Twenty sets were built on a soundstage in Budapest, Hungary, and Wadi Rum, Jordan was also used as a backdrop for filming. The movie won a Golden Globe Award for Best Motion Picture and nominated for seven Academy Awards.

NYFA & NASA

Did you know the New York Film Academy has worked with NASA?

In 2014, the New York Film Academy collaborated with National Aeronautics and Space Administration (NASA) to help raise awareness for the James Webb Space Telescope (JWST).

NYFA, NASA, and Northrop Grumman used visual storytelling to give the audience insight into the development of JWST. The telescope is scheduled for completion and launch in 2018 — and JWST will replace the famous Hubble Space Telescope. New technology will allow scientists to continue studying galaxies, the formation of stars and planets, and the possibility of extraterrestrial life.

Do you have a favorite movie about space? Let us know below! Learn more about filmmaking at the New York Film Academy.

5 Unconventional Life Lessons That You Can Learn at Film School

Film school is unlike any other educational experience in its multidisciplinary demands to master technical skills, collaborate with others, critique your own and others’ work, balance ideas with practicalities, and so much more. If you work hard, you can leave film school with the skills to make great films. But not only that, you’ll also graduate film school having learned some brilliant life lessons that can help you both on and off set.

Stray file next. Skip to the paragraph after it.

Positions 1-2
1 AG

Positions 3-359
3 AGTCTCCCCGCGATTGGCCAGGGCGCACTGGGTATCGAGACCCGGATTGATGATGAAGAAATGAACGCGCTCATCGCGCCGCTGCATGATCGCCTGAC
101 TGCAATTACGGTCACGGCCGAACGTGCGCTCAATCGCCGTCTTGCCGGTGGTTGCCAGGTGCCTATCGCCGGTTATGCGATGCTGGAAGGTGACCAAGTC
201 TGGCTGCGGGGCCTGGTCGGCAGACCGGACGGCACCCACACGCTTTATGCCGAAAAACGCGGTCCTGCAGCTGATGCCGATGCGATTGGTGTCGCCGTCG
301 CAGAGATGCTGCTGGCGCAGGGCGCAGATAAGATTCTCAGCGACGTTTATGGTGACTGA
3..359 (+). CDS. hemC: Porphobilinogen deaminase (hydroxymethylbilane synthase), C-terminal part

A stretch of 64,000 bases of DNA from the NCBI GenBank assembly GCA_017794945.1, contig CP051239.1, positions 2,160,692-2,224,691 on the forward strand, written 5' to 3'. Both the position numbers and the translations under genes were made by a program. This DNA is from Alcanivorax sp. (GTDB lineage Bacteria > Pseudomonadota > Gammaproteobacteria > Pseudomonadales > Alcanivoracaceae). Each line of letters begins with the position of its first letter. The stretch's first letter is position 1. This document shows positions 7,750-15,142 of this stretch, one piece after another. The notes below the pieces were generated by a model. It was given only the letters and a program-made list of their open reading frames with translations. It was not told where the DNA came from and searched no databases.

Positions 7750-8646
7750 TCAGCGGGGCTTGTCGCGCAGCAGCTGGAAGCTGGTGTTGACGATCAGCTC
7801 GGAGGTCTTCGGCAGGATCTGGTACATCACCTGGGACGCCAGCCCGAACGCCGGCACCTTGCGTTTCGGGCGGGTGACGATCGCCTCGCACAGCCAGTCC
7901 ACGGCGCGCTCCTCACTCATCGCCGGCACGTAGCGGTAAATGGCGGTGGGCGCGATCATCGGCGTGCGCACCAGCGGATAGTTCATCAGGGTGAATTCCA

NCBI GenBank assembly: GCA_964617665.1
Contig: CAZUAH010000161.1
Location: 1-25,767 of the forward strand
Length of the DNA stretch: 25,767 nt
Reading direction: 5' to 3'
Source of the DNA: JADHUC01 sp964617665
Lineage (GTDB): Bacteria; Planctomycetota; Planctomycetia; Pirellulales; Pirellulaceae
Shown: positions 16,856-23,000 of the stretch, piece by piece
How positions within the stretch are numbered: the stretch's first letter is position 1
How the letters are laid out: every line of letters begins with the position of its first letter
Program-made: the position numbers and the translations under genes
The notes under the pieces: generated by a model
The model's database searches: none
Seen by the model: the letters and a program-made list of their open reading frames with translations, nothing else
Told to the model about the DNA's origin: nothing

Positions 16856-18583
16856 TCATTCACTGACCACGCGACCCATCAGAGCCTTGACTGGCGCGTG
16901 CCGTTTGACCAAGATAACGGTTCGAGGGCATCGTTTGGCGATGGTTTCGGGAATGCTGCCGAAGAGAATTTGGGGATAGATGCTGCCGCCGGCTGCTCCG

1. Point of view.

Seeing the world from the perspective of people unlike yourself is key to making great films — and being a good human.

Although the Internet is cluttered with DIY info on filmmaking, only film school will force you to learn your craft in a hands-on, supportive and critical environment, away from your cheerleading friends and family. 

2. Beyond desire there must be hard work and time.

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Film school requires a commitment of not only money, but also time. And time is exactly what’s needed to master a craft.

As this IndieWire article puts it, “Depending on who you ask, researchers currently contend that it takes anywhere from 10,000 to 20,000 hours of practice to achieve mastery in a field. Whether those numbers are perfectly accurate is moot; the takeaway is that filmmaking, like painting, athletics, playing the piano or being a rocket scientist, takes a massive amount of time and dedication to master.” Film school gives you the opportunity to study and practice your craft.